Mammoth Cave National Park

Happy New Year

Winter hiking provides a unique perspective without the obstructions of the tree leaves and other vegetation allowing for a clearer view penetrating deep into the surrounding landscape. Hiking along the bluff overlooking the Green River on this crisp morning at Mammoth Cave National Park was refreshing for both mind and body. If only our paths were always this clear and apparent.

Winter hiking in Mammoth Cave National Park. © Brad Saum/RvingRevealed.com – All rights reserved.
With the fallen leaves, winter hiking allows for such clarity for long distances through the woods. A few birds were fluttering about, but no deer.

Happy New Year!

We are now full speed into 2019 and I hope this year gives you the opportunity to follow your dreams! I wish everyone good health and success facing your challenges. Thanks for following my journey and I hope you stay along for the ride in 2019 as I continue my adventure living and traveling full time in my RV.

Brad Saum full time RV camping in his fifth wheel travel trailer in Lexington, KY.
Thanks, Bill and Cindy – I appreciate having a home away from home!

Holiday Reflections

The last two weeks have been filled with family and friends through the holidays. I have a home away from home thanks to Bill and Cindy, who just happen to have full hookups for an RV at their house. I could not ask for better hospitality.

I was busy dropping in on friends ensuring the second part of “Make new friends, but keep the old.” Even two weeks was not enough time, as there were several people I missed. I’ll catch you next time.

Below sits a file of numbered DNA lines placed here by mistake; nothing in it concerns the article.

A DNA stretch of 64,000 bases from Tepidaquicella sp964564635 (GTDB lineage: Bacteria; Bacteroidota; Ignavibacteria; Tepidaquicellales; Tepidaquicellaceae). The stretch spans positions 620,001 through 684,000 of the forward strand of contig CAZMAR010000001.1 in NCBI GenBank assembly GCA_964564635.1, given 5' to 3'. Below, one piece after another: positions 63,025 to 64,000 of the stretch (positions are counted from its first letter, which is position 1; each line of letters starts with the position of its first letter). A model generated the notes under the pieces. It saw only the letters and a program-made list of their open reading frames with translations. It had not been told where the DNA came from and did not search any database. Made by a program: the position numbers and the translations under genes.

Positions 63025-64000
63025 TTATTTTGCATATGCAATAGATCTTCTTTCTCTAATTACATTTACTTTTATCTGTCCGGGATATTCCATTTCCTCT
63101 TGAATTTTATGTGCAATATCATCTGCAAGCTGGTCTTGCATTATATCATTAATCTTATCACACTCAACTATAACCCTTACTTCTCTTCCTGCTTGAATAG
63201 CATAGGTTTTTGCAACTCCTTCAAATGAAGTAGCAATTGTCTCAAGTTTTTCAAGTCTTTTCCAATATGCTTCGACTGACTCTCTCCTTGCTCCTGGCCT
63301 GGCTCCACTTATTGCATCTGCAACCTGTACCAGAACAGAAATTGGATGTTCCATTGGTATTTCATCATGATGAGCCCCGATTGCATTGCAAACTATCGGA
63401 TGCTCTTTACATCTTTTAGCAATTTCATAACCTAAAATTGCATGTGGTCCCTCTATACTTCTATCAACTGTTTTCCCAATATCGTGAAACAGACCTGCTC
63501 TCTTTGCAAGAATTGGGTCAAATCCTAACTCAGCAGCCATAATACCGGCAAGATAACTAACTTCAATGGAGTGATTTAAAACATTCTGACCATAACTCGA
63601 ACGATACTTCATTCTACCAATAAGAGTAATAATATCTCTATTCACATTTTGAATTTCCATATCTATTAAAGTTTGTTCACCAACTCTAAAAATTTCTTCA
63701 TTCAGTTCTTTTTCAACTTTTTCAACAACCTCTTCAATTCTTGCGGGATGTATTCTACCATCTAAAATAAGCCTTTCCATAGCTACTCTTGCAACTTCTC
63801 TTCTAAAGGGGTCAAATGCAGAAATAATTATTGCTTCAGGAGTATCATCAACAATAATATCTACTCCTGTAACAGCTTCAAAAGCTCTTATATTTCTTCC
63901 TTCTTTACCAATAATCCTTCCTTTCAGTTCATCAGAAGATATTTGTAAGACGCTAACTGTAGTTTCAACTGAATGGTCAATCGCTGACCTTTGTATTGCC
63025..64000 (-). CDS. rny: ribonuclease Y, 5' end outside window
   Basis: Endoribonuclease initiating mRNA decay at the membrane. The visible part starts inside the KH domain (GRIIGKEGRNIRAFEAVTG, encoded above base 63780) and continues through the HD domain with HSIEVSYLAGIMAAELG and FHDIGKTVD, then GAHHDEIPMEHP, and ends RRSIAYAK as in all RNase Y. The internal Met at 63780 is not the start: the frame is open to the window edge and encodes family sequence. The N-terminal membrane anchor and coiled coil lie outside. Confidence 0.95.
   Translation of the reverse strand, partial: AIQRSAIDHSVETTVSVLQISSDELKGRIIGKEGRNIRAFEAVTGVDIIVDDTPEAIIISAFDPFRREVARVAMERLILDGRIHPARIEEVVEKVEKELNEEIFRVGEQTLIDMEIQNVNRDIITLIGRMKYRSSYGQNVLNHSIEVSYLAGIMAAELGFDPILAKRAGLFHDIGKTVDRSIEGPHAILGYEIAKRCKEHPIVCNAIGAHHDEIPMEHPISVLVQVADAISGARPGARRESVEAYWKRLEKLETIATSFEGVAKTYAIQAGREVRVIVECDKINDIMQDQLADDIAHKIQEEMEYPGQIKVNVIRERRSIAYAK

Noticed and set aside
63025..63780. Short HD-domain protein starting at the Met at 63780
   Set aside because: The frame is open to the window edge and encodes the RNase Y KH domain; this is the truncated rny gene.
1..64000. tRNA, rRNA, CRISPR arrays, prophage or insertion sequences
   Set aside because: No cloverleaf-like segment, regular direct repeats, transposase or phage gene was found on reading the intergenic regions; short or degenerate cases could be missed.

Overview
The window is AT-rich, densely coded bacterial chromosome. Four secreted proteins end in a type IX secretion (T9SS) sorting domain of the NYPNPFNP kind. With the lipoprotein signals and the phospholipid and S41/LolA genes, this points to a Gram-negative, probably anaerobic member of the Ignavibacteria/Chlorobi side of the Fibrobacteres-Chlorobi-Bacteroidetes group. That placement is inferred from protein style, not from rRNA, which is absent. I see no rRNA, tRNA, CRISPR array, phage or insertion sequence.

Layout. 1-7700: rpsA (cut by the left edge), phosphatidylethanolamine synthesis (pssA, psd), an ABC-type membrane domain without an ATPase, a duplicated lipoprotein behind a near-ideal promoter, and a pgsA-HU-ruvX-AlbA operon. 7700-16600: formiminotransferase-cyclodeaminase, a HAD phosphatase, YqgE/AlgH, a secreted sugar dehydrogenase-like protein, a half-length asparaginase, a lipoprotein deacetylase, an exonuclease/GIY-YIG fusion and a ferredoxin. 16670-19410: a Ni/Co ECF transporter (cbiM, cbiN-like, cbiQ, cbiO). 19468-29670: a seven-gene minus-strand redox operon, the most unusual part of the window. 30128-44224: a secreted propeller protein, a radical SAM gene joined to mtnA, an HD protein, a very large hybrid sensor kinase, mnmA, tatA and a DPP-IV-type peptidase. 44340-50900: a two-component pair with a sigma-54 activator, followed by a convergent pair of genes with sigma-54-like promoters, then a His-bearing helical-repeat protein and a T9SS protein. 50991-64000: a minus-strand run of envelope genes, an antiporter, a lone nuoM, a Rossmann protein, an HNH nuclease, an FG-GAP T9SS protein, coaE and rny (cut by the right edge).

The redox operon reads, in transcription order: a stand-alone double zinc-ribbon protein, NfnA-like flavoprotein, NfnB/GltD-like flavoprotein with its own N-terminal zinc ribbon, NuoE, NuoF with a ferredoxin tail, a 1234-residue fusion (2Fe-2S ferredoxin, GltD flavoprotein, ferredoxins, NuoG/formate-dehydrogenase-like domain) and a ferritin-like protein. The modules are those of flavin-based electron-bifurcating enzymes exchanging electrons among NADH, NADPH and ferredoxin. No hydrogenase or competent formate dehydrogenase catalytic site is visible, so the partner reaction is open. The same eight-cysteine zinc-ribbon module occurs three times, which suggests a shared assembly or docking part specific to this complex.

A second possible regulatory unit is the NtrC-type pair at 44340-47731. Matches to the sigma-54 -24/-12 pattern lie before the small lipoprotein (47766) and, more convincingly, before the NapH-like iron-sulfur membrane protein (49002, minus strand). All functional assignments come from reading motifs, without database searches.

I am proud and fortunate to have two awesome children – young adults discovering, creating and pursuing their dreams. Being retired and mobile, I enjoy having the freedom and flexibility to see them frequently. As they are both in Kentucky, this explains why I hover around this area, even when the temperatures indicate I should take my house on wheels and head south!

A Lapse in Appropriations

After a little over two weeks in Lexington, Kentucky, I was starting to get itchy feet and was ready to get back on the road. Mammoth Cave National Park seemed like a great place to land, and the weather forecast for the week is reasonable.

A lapse in federal appropriations has the Mammoth Cave visitor center and cave tours closed, but as the signs indicated, “it is not feasible to close or otherwise prohibit access to National Park Service properties.” That leaves only about 53,000 acres for me to explore with miles and miles of hiking and biking trails, historic churches and cemeteries and the Green River!

Mammoth Cave National Park gift shop. © Brad Saum/RvingRevealed.com – All rights reserved.
Amid the partial federal government shutdown, the gift shop at Mammoth Cave lodge remained opened, along with the restaurant.

The lodge, restaurant and gift shop are open, and there are a few people wandering about. Definitely not a full parking lot of people gathering to board the park buses to be whisked off to the underground cave tour entrance sites.

Everyone must be treating the park with respect, as there were no overflowing trash cans or any other negative indication that services were not being provided. Apparently even the deer and wild turkey must have been impacted by the closure, because I did not spot even one, and I know they are plentiful here from previous visits.

Green River in Mammoth Cave, Kentucky.  © Brad Saum/RvingRevealed.com – All rights reserved.
Green River approaching flood stage as it meanders 370 miles through Kentucky. It was interesting to learn there are 41 species of mussels found in the Green River, especially after driving past the Center for Mollusk Conservation founded by the Kentucky Department of Fish and Wildlife Resources – I really need to tour that place and learn about their efforts.

Everything melted, rained, unraveled, became, grew wings, attempted flight, flopped, tried again, succeeded. Just another day.

The Persistence of Yellow by Monique Duval

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